ScholarSpace will be down for maintenance on Thursday (8/16) at 8am HST (6pm UTC)
Please use this identifier to cite or link to this item:
Speech Style Shifts in Korean and Japanese TV Cooking Shows: A Comparative Study
|2015-05-phd-jung_r.pdf||Version for non-UH users. Copying/Printing is not permitted||2.47 MB||Adobe PDF||View/Open|
|2015-05-phd-jung_uh.pdf||For UH users only||3.31 MB||Adobe PDF||View/Open|
|Title:||Speech Style Shifts in Korean and Japanese TV Cooking Shows: A Comparative Study|
|Keywords:||Korean speech styles|
Japanese speech styles
|Issue Date:||May 2015|
|Publisher:||[Honolulu] : [University of Hawaii at Manoa], [May 2015]|
|Abstract:||This dissertation examines the speech style shifts occurring in TV cooking shows in Korean and Japanese, where multiple speech styles are available for the speaker on the same propositional meaning. Recent discourse-based studies on style mixtures in various contexts have observed that the speaker naturally shifts marked form to foreground a certain situational meaning over the others (Chang, 2014; Cook, 1998; Geyer, 2008; Okamoto, 1997; M. Y. Park, 2014; Saito, 2010; S. Yoon, 2010). Consequently, matching the linguistic form to social attributes of the speaker on a one-to-one basis cannot fully elucidate the fluidity and dynamism of the style shifts. The analysis of the distributions of each speech style uncovers that –eyo/ayo form (–supnita form is the default in the opening/closing remarks) in Korean data and –desu/masu form in Japanese data are used as the default style throughout the entire TV cooking show discourse. However, the host and the chef do not maintain the default speech style and occasionally shift to other speech styles such as the -ta, -e/a, -supnita forms in Korean and to the naked or non-naked plain forms in Japanese. In Korean data, the style shifts occur in both task-oriented and non-task-oriented talk, whereas in Japanese data, the alterations only occur in task-oriented talk. Micro-analytic qualitative approach from an indexical perspective of this comparative study reveals that multiple social meanings are created for one speech style and negotiated to be chosen by the speaker to obtain the desired communicative goals. Therefore, simple generalization and categorization of four speech styles in Korean and two speech styles in Japanese in terms of (+/-) distance and (+/-) interaction cannot be made. For example, the most formal -supnita form is employed as a joke to create a playful speech environment, whereas -ta form is employed to foreground an important content and to give an evaluative remark with an emotional-laden voice. From an indexical perspective, however, I argue that in TV cooking show discourse, -supnita and -eyo/-ayo forms in Korean and -desu/masu forms in Japanese are employed to index the speaker's presentational stance on public stage. -supnita forms function similarly to the high end of -desu/masu forms in terms of formality. On the other hand, -ta and -e/a forms in Korean are employed to index the speaker's solidary toward the addressee. -ta form is functionally similar to the naked plain form in Japanese in that both forms are utilized to index content focus of the information conveyed. -ta form is also similar to the non-naked plain form in that both forms index self-addressed spontaneity and solidarity. -e/a forms and the non-naked plain forms are also similar in that both forms index solidarity and intimacy. This study illustrates how conscious choice of the style shifts by the speaker creates multiple situational meanings and further helps the speaker construct his/her identities.|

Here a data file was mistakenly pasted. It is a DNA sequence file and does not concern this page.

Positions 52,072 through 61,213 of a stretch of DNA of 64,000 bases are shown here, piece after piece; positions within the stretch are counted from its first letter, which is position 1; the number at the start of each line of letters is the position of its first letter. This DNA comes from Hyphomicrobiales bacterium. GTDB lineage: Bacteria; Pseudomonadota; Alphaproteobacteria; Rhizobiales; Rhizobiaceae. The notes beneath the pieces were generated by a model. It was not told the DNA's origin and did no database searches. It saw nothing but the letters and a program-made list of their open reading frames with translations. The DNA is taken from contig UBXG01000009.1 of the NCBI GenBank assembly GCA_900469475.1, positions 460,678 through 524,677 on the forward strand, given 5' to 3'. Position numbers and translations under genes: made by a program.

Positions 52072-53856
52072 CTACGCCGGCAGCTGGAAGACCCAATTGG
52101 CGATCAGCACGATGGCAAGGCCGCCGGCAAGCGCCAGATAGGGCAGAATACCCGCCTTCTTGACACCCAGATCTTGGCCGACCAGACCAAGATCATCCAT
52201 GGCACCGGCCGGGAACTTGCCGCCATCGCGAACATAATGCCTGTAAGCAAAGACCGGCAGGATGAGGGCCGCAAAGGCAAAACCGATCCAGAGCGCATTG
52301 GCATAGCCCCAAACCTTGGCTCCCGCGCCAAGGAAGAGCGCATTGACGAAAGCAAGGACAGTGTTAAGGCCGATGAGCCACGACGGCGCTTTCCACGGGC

|Description:||Ph.D. University of Hawaii at Manoa 2015.|
Includes bibliographical references.
|Appears in Collections:||Ph.D. - East Asian Languages and Literatures (Korean)|
Please email email@example.com if you need this content in an ADA-compliant format.
Items in ScholarSpace are protected by copyright, with all rights reserved, unless otherwise indicated.